Could Indiana Marriage Law Land Pastors in Jail?
Little-known provisions in Indiana’s marriage law gives us a great example of why the church and the government should stay out of each other’s business.
An overhaul of Indiana’s criminal code brought attention to issues about same-sex marriage in that state that are raising eyebrows in the blogosphere. The new changes, which go into effect in July 1, 2014, apparently classify the act of knowingly furnishing false information when applying for a marriage license as a Class D felony, which will mean that those who lie when applying for a marriage license could face a maximum 18 months in jail or a $10,000 fine.
Indiana passed a ban on same-sex marriages in 1986, so there’s nothing new there. The effect of this reclassification of the level of felony is that the penalty would be lessened.
Contrary to what you may have read on other blogs that are trying to turn this into a story about a brand new law that specifically targets same-sex marriage, it isn’t.
The real rub, however, comes in another part of the code, which says that anyone who “knowingly solemnizes a marriage of individuals who are prohibited from marrying” will have committed a Class B misdemeanor, and, thereby, would face a maximum 180-day jail sentence or $1,000 fine.
There are some churches that allow their clergy to perform same-sex marriages, no matter how your denomination may feel about it.
And there’s the problem: this governmental law is reaching into the church to control what the church can and can’t do with regard to marriage, even if the church’s beliefs disagree. I can certainly understand the need to require correct information on a license. That’s a bureaucratic requirement that makes sense. If someone is willing to lie to fill out a government document, then they should be willing to face the consequences.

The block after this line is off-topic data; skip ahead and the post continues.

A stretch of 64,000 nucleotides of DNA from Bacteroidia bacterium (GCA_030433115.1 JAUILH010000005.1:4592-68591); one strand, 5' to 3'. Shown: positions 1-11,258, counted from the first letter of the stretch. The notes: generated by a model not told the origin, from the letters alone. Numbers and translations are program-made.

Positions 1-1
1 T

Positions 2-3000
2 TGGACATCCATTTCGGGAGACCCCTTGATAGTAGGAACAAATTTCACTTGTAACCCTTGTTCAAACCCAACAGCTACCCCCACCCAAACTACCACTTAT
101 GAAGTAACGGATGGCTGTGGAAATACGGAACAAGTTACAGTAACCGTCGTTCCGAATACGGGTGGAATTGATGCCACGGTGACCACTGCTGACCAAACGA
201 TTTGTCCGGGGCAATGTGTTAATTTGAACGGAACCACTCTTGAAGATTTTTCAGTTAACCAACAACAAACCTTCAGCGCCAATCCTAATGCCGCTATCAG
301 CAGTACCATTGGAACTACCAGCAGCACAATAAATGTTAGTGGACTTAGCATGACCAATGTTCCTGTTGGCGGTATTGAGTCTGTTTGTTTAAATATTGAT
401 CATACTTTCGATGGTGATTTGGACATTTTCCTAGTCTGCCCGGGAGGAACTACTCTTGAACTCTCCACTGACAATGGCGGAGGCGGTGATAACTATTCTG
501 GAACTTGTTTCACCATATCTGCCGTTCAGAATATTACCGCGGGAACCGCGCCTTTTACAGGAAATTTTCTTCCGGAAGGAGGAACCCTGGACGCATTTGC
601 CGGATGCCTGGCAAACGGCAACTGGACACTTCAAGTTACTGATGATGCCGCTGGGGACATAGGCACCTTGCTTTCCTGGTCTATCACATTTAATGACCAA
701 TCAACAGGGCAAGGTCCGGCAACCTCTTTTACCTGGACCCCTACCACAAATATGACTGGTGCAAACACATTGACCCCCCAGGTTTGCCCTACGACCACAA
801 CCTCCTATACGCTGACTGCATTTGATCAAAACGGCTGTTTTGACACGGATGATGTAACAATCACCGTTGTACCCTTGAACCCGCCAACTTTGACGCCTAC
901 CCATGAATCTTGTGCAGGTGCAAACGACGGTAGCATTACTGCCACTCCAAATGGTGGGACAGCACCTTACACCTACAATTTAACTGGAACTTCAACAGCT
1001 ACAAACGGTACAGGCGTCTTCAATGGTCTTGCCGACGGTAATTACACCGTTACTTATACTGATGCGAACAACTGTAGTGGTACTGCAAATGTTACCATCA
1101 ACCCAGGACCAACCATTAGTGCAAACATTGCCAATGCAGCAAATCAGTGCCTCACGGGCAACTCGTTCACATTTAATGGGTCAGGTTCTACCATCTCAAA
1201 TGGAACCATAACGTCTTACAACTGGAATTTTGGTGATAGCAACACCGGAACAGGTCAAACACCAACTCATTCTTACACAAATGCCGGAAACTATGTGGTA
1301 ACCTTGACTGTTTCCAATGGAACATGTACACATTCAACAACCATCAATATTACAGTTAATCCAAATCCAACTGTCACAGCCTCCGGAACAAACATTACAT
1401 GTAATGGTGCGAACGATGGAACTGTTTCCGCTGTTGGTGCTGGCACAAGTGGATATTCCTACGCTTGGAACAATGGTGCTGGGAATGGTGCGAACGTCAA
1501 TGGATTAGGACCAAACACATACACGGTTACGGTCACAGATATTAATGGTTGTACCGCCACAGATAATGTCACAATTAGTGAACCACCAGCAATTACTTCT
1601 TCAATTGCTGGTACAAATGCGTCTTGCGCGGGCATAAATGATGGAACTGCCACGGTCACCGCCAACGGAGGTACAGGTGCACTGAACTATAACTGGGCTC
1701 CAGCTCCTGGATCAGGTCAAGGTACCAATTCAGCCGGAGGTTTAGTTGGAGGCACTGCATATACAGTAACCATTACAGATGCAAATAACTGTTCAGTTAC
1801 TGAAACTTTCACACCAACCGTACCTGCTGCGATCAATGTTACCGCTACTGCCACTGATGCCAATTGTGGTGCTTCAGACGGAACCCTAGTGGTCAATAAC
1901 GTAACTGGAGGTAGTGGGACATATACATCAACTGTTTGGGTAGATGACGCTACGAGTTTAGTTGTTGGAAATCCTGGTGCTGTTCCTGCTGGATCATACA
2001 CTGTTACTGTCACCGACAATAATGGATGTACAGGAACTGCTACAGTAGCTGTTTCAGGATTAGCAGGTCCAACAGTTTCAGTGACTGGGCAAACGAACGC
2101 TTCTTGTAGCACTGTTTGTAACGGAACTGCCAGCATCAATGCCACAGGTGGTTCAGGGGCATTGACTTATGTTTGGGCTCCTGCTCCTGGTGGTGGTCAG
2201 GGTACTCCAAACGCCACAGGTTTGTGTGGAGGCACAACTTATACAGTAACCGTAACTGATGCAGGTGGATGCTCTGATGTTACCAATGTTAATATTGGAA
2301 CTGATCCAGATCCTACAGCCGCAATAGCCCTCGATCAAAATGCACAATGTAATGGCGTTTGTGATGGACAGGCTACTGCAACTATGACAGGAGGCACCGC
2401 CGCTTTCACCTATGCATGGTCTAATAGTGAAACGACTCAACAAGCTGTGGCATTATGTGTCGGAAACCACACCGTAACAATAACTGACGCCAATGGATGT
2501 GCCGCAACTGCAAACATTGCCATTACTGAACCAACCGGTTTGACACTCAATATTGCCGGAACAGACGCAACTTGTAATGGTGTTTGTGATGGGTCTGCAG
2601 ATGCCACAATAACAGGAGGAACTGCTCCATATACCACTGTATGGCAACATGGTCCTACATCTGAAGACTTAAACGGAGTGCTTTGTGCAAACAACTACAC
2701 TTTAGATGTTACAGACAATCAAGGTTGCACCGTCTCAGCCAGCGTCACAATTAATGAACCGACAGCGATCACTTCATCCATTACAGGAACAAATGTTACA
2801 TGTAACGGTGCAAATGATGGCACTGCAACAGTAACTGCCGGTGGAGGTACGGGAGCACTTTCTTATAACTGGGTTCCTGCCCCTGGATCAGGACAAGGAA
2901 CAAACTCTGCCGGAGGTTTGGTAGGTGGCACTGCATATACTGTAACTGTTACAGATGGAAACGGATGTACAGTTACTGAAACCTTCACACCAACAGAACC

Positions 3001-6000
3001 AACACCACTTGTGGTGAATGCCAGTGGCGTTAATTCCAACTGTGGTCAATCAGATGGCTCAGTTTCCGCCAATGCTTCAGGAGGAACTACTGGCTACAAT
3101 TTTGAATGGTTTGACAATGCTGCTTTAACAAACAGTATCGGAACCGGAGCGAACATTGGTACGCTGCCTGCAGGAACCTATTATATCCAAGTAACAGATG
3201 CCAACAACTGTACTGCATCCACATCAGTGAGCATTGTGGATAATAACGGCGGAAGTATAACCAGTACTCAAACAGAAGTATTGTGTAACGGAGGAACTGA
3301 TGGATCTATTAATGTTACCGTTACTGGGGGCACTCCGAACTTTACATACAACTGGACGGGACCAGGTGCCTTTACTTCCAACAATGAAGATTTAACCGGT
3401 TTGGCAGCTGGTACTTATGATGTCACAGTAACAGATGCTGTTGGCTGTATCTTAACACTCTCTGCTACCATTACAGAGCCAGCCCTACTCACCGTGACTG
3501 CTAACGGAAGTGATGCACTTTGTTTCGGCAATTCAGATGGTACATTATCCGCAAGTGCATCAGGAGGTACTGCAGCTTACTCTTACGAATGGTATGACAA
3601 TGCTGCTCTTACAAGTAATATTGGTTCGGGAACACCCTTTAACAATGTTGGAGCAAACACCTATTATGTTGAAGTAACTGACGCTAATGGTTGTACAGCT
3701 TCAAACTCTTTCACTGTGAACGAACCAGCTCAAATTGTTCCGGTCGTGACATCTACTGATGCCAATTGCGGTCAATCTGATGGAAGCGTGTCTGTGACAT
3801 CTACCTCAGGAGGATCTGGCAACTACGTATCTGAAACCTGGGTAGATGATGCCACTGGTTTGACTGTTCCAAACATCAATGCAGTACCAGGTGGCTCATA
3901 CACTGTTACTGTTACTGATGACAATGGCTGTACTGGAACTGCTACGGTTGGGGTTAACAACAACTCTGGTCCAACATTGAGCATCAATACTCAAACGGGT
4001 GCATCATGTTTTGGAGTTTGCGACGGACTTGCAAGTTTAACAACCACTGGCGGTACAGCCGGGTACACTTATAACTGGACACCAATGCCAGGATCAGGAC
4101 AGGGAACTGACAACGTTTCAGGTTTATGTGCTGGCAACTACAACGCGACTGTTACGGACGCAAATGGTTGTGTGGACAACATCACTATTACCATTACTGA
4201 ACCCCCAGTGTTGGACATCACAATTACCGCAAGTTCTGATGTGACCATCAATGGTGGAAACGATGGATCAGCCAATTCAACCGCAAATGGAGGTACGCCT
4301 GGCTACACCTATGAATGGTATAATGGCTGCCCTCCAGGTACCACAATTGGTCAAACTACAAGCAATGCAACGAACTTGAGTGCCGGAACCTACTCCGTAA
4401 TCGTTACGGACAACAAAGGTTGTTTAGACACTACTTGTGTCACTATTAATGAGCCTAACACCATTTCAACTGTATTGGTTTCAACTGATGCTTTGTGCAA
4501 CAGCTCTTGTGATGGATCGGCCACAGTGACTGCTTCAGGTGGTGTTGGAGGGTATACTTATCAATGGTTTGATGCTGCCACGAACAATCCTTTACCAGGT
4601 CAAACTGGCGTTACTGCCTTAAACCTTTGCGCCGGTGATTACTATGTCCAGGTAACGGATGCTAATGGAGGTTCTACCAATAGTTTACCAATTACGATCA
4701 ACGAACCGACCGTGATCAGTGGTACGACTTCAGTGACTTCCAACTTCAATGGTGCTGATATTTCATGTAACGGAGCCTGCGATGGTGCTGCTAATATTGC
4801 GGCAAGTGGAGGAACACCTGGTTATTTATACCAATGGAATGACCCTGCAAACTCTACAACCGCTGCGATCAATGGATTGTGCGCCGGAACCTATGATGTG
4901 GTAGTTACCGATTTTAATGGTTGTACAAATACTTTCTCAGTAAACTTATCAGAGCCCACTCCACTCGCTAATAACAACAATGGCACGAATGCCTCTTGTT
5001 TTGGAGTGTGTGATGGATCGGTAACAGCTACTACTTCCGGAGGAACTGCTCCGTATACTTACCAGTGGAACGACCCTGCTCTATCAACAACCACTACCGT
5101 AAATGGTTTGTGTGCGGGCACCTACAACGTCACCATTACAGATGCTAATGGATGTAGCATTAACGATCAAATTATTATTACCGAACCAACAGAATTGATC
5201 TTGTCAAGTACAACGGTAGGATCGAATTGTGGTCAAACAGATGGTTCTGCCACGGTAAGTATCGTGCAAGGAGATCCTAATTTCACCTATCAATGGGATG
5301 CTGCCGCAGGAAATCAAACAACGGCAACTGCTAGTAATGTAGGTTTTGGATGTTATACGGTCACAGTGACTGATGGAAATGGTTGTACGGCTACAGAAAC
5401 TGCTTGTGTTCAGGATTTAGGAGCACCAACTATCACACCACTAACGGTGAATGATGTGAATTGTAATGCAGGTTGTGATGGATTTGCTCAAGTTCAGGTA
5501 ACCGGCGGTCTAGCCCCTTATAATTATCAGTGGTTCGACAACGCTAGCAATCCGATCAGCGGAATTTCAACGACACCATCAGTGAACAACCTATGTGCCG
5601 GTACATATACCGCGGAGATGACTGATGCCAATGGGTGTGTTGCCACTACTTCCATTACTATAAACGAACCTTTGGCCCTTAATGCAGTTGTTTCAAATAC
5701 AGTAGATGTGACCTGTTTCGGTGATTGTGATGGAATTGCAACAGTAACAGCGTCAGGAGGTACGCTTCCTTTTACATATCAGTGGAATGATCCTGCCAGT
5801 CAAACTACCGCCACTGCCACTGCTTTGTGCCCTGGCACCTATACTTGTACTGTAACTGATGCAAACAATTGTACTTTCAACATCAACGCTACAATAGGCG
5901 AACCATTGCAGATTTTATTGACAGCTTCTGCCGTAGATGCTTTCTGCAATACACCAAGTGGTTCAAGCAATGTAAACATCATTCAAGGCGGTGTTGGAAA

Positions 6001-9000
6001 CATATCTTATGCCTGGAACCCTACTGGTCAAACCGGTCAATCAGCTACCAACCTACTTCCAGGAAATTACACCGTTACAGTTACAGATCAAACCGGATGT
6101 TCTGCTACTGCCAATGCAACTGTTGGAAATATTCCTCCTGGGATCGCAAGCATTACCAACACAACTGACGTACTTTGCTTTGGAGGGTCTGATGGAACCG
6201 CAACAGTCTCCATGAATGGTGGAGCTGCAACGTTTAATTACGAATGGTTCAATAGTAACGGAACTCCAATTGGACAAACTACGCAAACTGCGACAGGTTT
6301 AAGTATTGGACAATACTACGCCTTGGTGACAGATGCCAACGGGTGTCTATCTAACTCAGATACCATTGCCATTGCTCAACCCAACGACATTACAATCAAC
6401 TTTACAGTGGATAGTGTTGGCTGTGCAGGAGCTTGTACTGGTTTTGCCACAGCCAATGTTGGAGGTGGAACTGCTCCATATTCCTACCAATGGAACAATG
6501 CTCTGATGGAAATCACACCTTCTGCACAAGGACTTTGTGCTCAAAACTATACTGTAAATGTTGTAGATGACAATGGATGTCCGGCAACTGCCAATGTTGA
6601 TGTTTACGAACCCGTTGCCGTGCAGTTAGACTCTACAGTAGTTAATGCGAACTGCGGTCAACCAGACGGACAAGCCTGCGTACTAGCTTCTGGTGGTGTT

Once you get into performing a religious ceremony, however, that becomes dangerous ground. And no matter how you feel about same-sex marriage, this should bother you.
Given that the Supreme Court’s recent action on same-sex marriage, let’s imagine the other side of this scenario: if same-sex marriage can’t be banned constitutionally, then what’s to stop a state or local government from saying that any pastor who doesn’t perform a same-sex union might also be guilty of a crime?
If we’re talking about laws passed by legislators elected by the majority, and you believe it’s fair for the government to have something to say about how a church can or can’t conduct a marriage ceremony, then logically, you must believe that it’s fair for the majority to dictate what happens inside a church, no matter what the majority happens to be.
The fact is, pastors already enjoy wide latitude in which ceremonies they perform. Some will refuse to officiate a ceremony if they don’t know the couple or if the couple hasn’t undergone marriage counseling within their church. Some may apply Biblical principles to marriage, especially in the area of divorce. This isn’t so unreasonable: a church marriage is a covenant between the couple and God; a pastor should desire to make sure he or she feels that the covenant will be honored and should also have the option to decline to perform a ceremony if he feels the participants do not meet the qualifications for such a covenant based on the church’s beliefs.
A couple always has the option to get a legally-permitted marriage performed by non-clergy and have it count.
We have the concept of Separation of Church and State for a reason: to prevent government for imposing religious beliefs on its citizens and vice versa. It sometimes means that the government may pass laws that don’t always match up with Christian beliefs (or beliefs of other religions). But it also means that the church will have policies that may not always agree with legal interpretations.
Freedom of religion requires us to work around these issues, not abolish them altogether.